Designing a bike that would help riders get the best starts possible was the main goal of the Hutch X-Long Pro project. Every angle and every dimension of the final design reflects Hutch's solution to that problem.
Hutch hails from Pasadena, Maryland, a seemingly unlikely place to be the home of the number one team on the East Coast. Pasadena is not exactly what you'd call a thriving industrial metropolis. Instead it is a quiet, Serene community unaccustomed to the hustle and bustle of big business. One of the bigger BMX states Maryland isn't mainly due to its normally cold winter (I can't imagine snow here in Los Angeles). But when Maryland finally does warm up in the spring it is a tremendously active BMX place.
Racing is what the Hutch Pro Model was designed for. Their first priority was to make a bike to perform on the track. Since most BMX are won at the start, it only makes sense to put the most effort into that area. To give the rider the best advantage at the start you have to first figure out what things might possible cause poor starts. The first is obvious: bad technique on the part of the racer. Beyond that however, one has to determine what would make the difference between two riders of equal skill.
Hutch reasoned that if a bike wheelies to easily it will force a rider to back off. Two pedal starts are the state-of-the-art so the bike must be proportioned to facilitate easy balancing. Many starts have speed jumps within accelerating distance from the gate. Bikes with a laid-back seat post can hinder speed jumping capabilities by not allowing the rider to get back or low enough.
Another problem with getting off the line is excessive frame flex. Longer chains are known to reduce acceleration, and when made longer than necessary, the chain stays can add to the flexing problem.
After extensive testing and research, Hutch developed a line of four models, each one designed to give different-sized riders the maximum benefit of their theories.
The Pro model we got for testing is the model into which Hutch really put all their ideas to full use.
A basic rundown of the Hutch specs in themselves doesn't indicate anything   totally spectacular. Perhaps the only really unusual feature is the 37 1/2 inch wheel base (with a useful range of 36 3/4 to 38 1/4). The hanger height is 11 1/2 inches, the top tube is 21 1/2 inches (at the seat mast). The bottom bracket to rear axle is not unusually short at 14 1/2 inches. When you start to put all these dimensions together only then does the total picture come to life.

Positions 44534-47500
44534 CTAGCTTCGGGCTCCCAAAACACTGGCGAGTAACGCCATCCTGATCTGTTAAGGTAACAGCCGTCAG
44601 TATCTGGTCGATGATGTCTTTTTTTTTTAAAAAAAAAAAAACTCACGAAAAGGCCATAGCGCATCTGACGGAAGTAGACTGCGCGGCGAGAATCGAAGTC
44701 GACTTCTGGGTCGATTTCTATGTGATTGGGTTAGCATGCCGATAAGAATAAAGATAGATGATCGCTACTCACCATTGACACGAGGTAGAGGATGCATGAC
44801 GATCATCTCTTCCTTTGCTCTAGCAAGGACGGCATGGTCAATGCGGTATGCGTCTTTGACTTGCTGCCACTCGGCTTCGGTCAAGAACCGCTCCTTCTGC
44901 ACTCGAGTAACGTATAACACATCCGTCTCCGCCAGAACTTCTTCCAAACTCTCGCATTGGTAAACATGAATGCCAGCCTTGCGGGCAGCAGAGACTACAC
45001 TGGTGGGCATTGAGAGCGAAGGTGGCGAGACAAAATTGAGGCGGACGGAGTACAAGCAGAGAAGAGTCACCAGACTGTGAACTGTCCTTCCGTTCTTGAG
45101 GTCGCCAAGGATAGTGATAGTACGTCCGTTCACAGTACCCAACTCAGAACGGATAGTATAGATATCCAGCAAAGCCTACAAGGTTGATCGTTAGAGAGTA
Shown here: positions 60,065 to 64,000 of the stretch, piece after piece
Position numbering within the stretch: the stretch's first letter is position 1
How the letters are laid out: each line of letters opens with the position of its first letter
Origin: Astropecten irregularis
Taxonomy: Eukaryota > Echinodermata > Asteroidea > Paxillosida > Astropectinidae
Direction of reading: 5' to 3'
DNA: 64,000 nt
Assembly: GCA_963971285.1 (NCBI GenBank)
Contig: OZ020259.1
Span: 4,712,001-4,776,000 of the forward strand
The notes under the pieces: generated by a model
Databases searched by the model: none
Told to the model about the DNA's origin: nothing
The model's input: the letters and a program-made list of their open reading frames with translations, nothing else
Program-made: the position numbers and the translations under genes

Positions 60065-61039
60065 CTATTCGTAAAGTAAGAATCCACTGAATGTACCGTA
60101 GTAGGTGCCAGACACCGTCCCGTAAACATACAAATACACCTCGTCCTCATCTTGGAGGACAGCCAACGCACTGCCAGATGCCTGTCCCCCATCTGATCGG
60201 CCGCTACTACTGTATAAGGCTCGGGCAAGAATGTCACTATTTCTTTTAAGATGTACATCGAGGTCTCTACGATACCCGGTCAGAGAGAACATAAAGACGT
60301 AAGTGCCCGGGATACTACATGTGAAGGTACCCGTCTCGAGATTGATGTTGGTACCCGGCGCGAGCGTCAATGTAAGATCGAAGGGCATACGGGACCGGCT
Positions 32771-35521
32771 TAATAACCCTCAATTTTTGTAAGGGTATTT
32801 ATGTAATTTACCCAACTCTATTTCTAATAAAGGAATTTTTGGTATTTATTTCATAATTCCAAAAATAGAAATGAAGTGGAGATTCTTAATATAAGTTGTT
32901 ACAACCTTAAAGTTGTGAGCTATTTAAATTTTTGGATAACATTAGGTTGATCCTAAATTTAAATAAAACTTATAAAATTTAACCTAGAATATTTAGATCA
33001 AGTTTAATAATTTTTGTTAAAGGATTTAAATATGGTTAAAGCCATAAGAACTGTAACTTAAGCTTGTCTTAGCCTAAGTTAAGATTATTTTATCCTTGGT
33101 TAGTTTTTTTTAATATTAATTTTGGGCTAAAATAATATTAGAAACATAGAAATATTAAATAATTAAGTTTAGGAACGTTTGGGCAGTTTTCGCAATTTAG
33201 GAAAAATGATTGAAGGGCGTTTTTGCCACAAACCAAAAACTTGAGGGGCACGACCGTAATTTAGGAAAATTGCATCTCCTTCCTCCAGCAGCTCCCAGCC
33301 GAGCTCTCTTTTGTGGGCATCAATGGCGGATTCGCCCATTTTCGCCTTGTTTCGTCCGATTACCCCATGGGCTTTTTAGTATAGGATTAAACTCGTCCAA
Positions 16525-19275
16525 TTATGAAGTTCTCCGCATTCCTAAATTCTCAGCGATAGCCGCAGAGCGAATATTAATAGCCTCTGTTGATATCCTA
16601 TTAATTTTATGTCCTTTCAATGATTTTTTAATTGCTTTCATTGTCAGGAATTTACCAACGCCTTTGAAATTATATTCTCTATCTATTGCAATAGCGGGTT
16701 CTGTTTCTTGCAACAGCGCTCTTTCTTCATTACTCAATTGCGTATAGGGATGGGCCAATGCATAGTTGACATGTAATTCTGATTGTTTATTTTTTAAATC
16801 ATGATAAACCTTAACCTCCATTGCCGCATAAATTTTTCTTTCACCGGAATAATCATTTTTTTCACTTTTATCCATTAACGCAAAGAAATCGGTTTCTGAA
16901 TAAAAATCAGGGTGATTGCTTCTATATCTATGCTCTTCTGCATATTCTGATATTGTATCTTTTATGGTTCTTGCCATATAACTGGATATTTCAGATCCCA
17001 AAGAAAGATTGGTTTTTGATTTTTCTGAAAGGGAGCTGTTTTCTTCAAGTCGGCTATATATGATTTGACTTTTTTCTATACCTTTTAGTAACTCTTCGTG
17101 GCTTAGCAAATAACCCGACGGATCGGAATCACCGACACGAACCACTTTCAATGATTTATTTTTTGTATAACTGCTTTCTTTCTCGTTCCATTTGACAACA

When the wheelbase is set at its longest possible length (38 1/4 inches), it's long by anyone's standards. Now bring the bottom bracket to rear axle dimension in. At 14 1/2 inches (or 15 1/4 with the axle in it's farthest position) it's slightly on the short side for a normal-length bike. On the Hutch it really makes the long front end stand out. The short rear end accomplishes two things: it shortens the chain length and it makes the rear triangle stiffer, improving acceleration and reducing flex.

The Hutch has a long lean look. Future forks will feature vertical entry ends. The top is standart size one inch tubing while the down tube is 1 1/4 inch size. The brakeplate has  Hutch  drilled into it. The  t  in Hutch is the brake mounting slot.  The hanger is 1/8th of an inch narrower than normal. The shell is machined deep to accept the Hutch sealed bottom bracket. The seriousnes of the Hutch as a racing frame is evidenced by the absence of a gusset in the head area. Hutch's answer to the Red Line Flight Cranks. 4130 chrome-moly tubular arms, sealed bearings and a heavy-duty shaft are featured. Look for thorough evaluation soon.

The long front end and 11 1/2 inch hanger height both contribute to keeping the front end from wheelieing. Coming off the line and accelerating powerfully you will tend to place your body weight over a certain part of the bike.